Teach It Forward: The Campaign for Williams launched in early October, the same month as another holiday of sorts at the College: Mountain Day. Thus, the College came together twice that month and sang “The Mountains,” perhaps one of the few pieces of music (besides Justin Bieber’s “Sorry”) that unites the entire Williams community. During that launch, however, the Purple with Purpose initiative was announced, and with it, the Williams Song Competition, which invites students to create a song that can stand alongside that iconic ode and add to our College songbook.
Students past and present have until Jan. 31 to submit an original song to the competition. The judging panel – which includes Lyell B. Clay Artist in Residence Brad Wells, TV writer and playwright Rachel Axler ’99, Fountains of Wayne band member Adam Schlesinger ’89, and current students Justin Jones ’16 and Claire Leyden ’16 – will select the finalists in the coming months, and alumni will vote on the winning song to be announced in May. The song will be performed during commencement and reunion weekends, and not only will it be included and released in a new edition of the Williams songbook, but its creators will also win a lifetime of free grilled honey buns from Lee Snack Bar – any student’s dream.
“Purple with Purpose is about formalizing and recognizing all the different ways in which Williams alumni do things for each other and for the community. It’s all sort of centered on celebrating our common experience at Williams,” said Leila Jere ’91, president of the Society of Alumni, who helped conceive of the competition.
Jere recounted a meeting of the Executive Committee of the Society of Alumni about four years ago, during which, “inevitably, [the group] started singing.” While she had thought alumni and current students tend to only ever sing “The Mountains,” a group of men who graduated in the fifties broke into songs from their fraternity days at that meeting.
“The rest of us were sitting there with our mouths open,” she said, describing the reaction to the unfamiliar tunes of the College. The experience prompted her to start researching the College’s songbook.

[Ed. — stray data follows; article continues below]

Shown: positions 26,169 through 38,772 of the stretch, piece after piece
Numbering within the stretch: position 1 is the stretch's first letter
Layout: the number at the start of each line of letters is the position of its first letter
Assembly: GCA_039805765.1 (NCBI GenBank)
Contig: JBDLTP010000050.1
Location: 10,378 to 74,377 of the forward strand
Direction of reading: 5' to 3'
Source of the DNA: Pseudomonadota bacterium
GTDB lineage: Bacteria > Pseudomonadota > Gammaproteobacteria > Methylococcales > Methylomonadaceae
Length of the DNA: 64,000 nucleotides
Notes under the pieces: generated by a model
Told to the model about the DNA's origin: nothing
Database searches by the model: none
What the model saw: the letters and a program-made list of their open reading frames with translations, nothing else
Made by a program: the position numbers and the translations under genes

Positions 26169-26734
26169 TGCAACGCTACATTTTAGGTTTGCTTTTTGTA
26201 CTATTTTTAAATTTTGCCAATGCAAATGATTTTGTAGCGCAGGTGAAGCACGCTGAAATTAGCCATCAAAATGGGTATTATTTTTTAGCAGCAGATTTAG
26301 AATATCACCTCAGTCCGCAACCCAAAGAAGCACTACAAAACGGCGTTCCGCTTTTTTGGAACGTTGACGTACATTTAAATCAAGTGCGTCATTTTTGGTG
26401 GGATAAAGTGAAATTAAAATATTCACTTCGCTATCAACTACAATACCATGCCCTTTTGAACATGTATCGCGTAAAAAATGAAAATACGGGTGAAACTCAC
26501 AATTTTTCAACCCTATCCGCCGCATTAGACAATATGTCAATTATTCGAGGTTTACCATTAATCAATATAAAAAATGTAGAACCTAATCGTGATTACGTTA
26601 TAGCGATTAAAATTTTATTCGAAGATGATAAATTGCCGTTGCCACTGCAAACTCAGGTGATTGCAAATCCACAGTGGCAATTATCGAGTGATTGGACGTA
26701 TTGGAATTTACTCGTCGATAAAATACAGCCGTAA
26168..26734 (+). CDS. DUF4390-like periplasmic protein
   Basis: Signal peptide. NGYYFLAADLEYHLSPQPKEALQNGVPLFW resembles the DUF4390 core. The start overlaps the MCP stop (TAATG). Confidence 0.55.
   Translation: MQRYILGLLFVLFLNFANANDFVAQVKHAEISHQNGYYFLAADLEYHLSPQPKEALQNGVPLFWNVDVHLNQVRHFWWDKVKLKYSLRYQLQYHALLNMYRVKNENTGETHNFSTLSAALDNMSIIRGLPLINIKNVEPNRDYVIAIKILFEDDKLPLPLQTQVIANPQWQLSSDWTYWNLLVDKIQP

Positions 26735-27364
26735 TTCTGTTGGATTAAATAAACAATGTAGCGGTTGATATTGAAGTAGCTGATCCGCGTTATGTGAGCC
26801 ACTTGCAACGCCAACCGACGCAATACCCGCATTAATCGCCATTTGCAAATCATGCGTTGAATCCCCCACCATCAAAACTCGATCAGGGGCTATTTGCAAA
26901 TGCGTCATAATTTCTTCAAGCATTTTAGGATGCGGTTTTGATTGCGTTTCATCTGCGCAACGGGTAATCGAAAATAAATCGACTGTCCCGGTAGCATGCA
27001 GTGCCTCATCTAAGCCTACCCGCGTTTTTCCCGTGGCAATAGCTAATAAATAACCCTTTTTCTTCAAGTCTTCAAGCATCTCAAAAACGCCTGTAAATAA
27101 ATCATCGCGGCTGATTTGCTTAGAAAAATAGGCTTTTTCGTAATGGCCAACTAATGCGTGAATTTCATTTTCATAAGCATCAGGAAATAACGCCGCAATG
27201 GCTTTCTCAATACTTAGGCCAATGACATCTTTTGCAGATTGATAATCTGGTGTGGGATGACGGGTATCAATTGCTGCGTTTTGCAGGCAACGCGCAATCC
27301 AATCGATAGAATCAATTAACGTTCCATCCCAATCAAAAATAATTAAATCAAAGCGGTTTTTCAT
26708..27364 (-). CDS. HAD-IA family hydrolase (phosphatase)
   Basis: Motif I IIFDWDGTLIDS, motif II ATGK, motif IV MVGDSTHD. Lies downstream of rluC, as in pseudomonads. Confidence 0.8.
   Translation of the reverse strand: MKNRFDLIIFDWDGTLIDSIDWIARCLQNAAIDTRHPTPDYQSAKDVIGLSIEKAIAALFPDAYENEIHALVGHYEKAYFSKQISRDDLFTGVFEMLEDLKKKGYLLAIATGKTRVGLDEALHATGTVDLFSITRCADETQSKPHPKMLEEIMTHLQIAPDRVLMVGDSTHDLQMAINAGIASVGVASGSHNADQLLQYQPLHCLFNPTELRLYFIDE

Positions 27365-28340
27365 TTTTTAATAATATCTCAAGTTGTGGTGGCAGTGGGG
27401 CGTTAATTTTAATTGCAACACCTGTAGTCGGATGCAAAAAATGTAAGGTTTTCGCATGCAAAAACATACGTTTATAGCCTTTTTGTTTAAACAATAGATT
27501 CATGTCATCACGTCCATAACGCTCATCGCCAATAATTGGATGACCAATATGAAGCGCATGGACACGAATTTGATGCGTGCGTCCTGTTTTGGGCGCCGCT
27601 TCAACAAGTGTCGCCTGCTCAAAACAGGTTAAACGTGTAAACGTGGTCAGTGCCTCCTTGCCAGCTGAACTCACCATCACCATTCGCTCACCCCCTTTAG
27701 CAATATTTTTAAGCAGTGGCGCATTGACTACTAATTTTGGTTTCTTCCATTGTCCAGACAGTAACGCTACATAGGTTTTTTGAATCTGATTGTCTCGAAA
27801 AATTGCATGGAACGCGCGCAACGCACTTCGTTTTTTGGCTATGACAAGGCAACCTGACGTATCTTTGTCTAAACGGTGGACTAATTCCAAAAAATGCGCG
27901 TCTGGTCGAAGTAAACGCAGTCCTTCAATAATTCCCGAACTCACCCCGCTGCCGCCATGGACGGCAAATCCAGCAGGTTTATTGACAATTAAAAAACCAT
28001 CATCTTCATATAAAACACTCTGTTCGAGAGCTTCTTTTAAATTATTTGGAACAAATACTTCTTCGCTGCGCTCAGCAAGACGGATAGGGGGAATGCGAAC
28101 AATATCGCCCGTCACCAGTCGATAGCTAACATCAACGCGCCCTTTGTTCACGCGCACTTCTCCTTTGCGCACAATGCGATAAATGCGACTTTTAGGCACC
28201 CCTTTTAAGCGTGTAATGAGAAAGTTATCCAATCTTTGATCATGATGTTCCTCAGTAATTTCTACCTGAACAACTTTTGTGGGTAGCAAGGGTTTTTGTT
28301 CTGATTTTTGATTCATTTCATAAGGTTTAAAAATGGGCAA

“I was surprised to find that there’s a whole bunch of Williams songs, and I sort of realized there’s a reason we don’t sing them anymore: they’re really dated. They don’t really reflect who we are today,” she said.
Beyond “The Mountains,” the songbook tends to center around three key themes: football, drinking and Amherst. While these topics may still be relevant to students’ experiences, they certainly no longer define them, especially since the abolition of fraternities at the College.
Still curious about the role of song at the College, Jere read the book When Colleges Sang: The Story of Singing in American College Life by J. Lloyd Winstead, which discusses the way in which songs commented on campus life throughout American history. Winstead’s book even opens with a line from Mark Hopkins and the Log, a social and political history of Williams and other American colleges by Fred Rudolph ’42. “The United States is a nation of small colleges. No where else in the world is the countryside so generously sprinkled with liberal arts institutions of a thousand students, a few hundred more or less,” he wrote in 1956. The country and colleges of which Rudolph writes have indeed changed, but Winstead aims to examine how singing remains a part of their cultures to this day.
“[Song] transcends all sort of race and demographic,” Jere said, additionally noting the importance of song at women’s and historically black colleges.
Jere wanted the song competition to prompt the College’s students to reflect on “who we are as a community today.” She feels the competition brings “a different spin on volunteering” and wants it to be approached from a social perspective, as the winning song would aim to demonstrate the many ways in which the College has changed since the last songbook was released in 1959.
“When Brooks Foehl, director of Alumni Relations, told me about the song competition and offered me the opportunity to be a judge, I was extremely excited,” Jones, one of the two student judges, said. “I love that one of the main goals of the competition is to find a song that captures the spirit of today’s Williams. The Williams we know is highly dynamic and multifaceted, and I often feel unsure how to neatly characterize the spirit of such a complex place. I think that the song competition will provide all of us at Williams with a unique chance to reflect on our school-wide character, and ideally find points of commonality in our experience that we might not have otherwise been able to identify.”
While it is difficult to imagine belting anything other than “The Mountains” atop Stone Hill each October, come May the College will have another tune to teach its newest members during First Days, to cheer with at soccer games, to toast with at the Log and maybe even to sing on top of a mountain. “All students can see themselves in [“The Mountains”],” said Foehl. Foehl was especially appreciative that the addition to the songbook would come from within today’s wider College family. The winning song will aim to be just as timeless as “The Mountains” and offer an updated view of the College.